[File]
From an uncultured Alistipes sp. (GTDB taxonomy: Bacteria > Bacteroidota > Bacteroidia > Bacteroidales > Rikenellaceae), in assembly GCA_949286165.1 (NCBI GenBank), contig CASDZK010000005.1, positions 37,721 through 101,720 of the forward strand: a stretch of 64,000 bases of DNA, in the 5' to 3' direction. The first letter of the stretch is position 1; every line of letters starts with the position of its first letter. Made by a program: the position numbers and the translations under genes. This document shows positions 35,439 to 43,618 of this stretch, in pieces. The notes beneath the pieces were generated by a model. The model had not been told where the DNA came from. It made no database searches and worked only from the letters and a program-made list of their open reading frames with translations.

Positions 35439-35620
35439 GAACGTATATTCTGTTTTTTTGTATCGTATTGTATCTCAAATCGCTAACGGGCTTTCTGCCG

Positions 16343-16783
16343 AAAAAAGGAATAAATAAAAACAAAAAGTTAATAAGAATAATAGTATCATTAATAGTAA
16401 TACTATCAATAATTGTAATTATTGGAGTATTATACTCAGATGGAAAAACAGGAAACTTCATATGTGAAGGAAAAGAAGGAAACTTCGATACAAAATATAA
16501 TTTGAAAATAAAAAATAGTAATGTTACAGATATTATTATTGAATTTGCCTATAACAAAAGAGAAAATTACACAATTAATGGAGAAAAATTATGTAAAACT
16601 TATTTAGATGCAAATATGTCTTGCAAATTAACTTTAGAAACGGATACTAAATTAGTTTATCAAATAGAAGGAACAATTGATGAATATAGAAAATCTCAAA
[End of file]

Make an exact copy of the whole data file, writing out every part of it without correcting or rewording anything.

From an uncultured Alistipes sp. (GTDB taxonomy: Bacteria > Bacteroidota > Bacteroidia > Bacteroidales > Rikenellaceae), in assembly GCA_949286165.1 (NCBI GenBank), contig CASDZK010000005.1, positions 37,721 through 101,720 of the forward strand: a stretch of 64,000 bases of DNA, in the 5' to 3' direction. The first letter of the stretch is position 1; every line of letters starts with the position of its first letter. Made by a program: the position numbers and the translations under genes. This document shows positions 35,439 to 43,618 of this stretch, in pieces. The notes beneath the pieces were generated by a model. The model had not been told where the DNA came from. It made no database searches and worked only from the letters and a program-made list of their open reading frames with translations.

Positions 35439-35620
35439 GAACGTATATTCTGTTTTTTTGTATCGTATTGTATCTCAAATCGCTAACGGGCTTTCTGCCG

Positions 16343-16783
16343 AAAAAAGGAATAAATAAAAACAAAAAGTTAATAAGAATAATAGTATCATTAATAGTAA
16401 TACTATCAATAATTGTAATTATTGGAGTATTATACTCAGATGGAAAAACAGGAAACTTCATATGTGAAGGAAAAGAAGGAAACTTCGATACAAAATATAA
16501 TTTGAAAATAAAAAATAGTAATGTTACAGATATTATTATTGAATTTGCCTATAACAAAAGAGAAAATTACACAATTAATGGAGAAAAATTATGTAAAACT
16601 TATTTAGATGCAAATATGTCTTGCAAATTAACTTTAGAAACGGATACTAAATTAGTTTATCAAATAGAAGGAACAATTGATGAATATAGAAAATCTCAAA